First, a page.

Set up a conversation on your screen between yourself and some person who's asking you about your topic. Make it someone you have a strong reaction to. As you answer his or her questions, you'll discover the reasons you're sitting there and also the words you need to get started.
This will be disorienting at first, but is definitely worth it. You can't edit and correct what you can't see. Ha, ha. So, make your computer screen go black by turning down the brightness control or some other trick. Not using a computer? No problem. Stick a sheet of carbon paper between two blank pages and write on the top with an empty ballpoint pen. It's amazing what cutting yourself off from visual reinforcement will tell you about how much you have been relying on headwriting and hypercorrectivity.
Write About Writing
When you're totally stuck, you still have this outlet: describe your feelings about writing. Use writing to vent about your blockage. Rail against Mrs. Grumpy in the fifth grade who always criticized your handwriting and made you feel hopeless and hapless. Write about what you think is blocking you. Write about how the writing went yesterday. Write about what you hope to write tomorrow. Pretty soon, you're putting enough words on the page that the dialogue between it and your head is back on track. Writing about writing will teach you something about yourself as a writer, too, and you may want to keep a writing log about these concerns on a daily basis. Such a "Writing Progress Log," when kept over a period of time, can help you pinpoint what factors cause the writing to go well, poorly, or not at all.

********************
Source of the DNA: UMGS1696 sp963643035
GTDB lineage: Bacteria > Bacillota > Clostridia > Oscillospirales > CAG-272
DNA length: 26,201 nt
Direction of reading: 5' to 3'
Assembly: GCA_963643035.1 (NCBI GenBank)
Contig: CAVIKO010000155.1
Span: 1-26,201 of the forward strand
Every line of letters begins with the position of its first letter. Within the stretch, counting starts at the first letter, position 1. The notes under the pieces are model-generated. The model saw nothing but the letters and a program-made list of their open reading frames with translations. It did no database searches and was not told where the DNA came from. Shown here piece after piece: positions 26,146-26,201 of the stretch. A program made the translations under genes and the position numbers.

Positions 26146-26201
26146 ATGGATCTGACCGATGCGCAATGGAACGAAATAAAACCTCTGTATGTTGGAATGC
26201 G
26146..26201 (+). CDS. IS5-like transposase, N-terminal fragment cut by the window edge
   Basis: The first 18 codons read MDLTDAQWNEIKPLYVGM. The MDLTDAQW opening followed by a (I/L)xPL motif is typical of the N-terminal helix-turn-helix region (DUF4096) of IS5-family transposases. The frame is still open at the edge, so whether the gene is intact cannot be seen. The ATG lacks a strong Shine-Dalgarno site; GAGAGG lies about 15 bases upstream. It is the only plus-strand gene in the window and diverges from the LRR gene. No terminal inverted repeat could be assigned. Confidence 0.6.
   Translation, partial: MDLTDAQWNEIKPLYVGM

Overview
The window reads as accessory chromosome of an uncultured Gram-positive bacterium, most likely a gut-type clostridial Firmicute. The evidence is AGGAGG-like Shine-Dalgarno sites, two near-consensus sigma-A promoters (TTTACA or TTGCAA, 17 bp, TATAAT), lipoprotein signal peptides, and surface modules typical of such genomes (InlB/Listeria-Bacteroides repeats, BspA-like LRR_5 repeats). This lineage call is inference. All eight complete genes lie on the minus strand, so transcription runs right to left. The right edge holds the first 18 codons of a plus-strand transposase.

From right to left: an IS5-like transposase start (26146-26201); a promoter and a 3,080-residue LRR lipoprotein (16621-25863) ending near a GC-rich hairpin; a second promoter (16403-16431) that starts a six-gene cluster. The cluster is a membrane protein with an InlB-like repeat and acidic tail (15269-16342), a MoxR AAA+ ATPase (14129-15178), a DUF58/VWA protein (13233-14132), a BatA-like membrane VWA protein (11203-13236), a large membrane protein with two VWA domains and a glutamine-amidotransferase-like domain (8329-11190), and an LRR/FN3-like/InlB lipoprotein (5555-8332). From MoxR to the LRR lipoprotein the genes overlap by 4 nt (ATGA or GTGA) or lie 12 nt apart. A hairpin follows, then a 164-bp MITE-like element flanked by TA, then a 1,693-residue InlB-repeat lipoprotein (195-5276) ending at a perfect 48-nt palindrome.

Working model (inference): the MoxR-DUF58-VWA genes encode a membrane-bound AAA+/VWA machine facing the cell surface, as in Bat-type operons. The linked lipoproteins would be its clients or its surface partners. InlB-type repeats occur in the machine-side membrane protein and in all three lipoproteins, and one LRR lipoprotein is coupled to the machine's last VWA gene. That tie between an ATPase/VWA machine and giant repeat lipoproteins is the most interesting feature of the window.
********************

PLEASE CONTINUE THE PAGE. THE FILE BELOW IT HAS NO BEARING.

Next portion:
But don't do this:
1. Don't reread stuff you've already published. Doing so encourages the fearful reaction: "But ... but can I do it again?" It also allows you to procrastinate and allows you to rely on previous writing tricks instead of challenging yourself to grow beyond them.
2. Don't spend time editing what you wrote the day before. Rereading it to get back into the flow is fine. But remember, there's a time to write and a time to edit. If it's not time for the latter (when the draft is done), get your butt in gear and stop procrastinating.
3. Don't talk to others about what you're writing. Yes, I know a lot of advice-givers disagree with this one. But here's my experience, especially with fiction and screenplays: You can talk the life right out of your story. You can also get opinions and ideas that will get in the way of your own. And you can also end up putting more pressure on yourself because now others have specific expectations of you. There are times to seek input: but I don't think it's during the gestation stage when you're in the middle of those first few critical drafts.
Excerpted from The Freelance Success Book.
This article may not be reprinted without the author's written permission.
David Taylor served as an executive editor for nine years at Rodale Press, where he worked on magazines such as Prevention, Men's Health, Runner's World and Scuba Diving. Prior to Rodale, he was a professor of English and journalism. His horror and dark suspense fiction has appeared in anthologies such as Masques, Pulphouse and Scare Care; and in magazines like Cemetery Dance, Sci-Fi Channel Magazine and Gorezone. He is the author and coauthor of five horror novels, as well as The Freelance Success Book.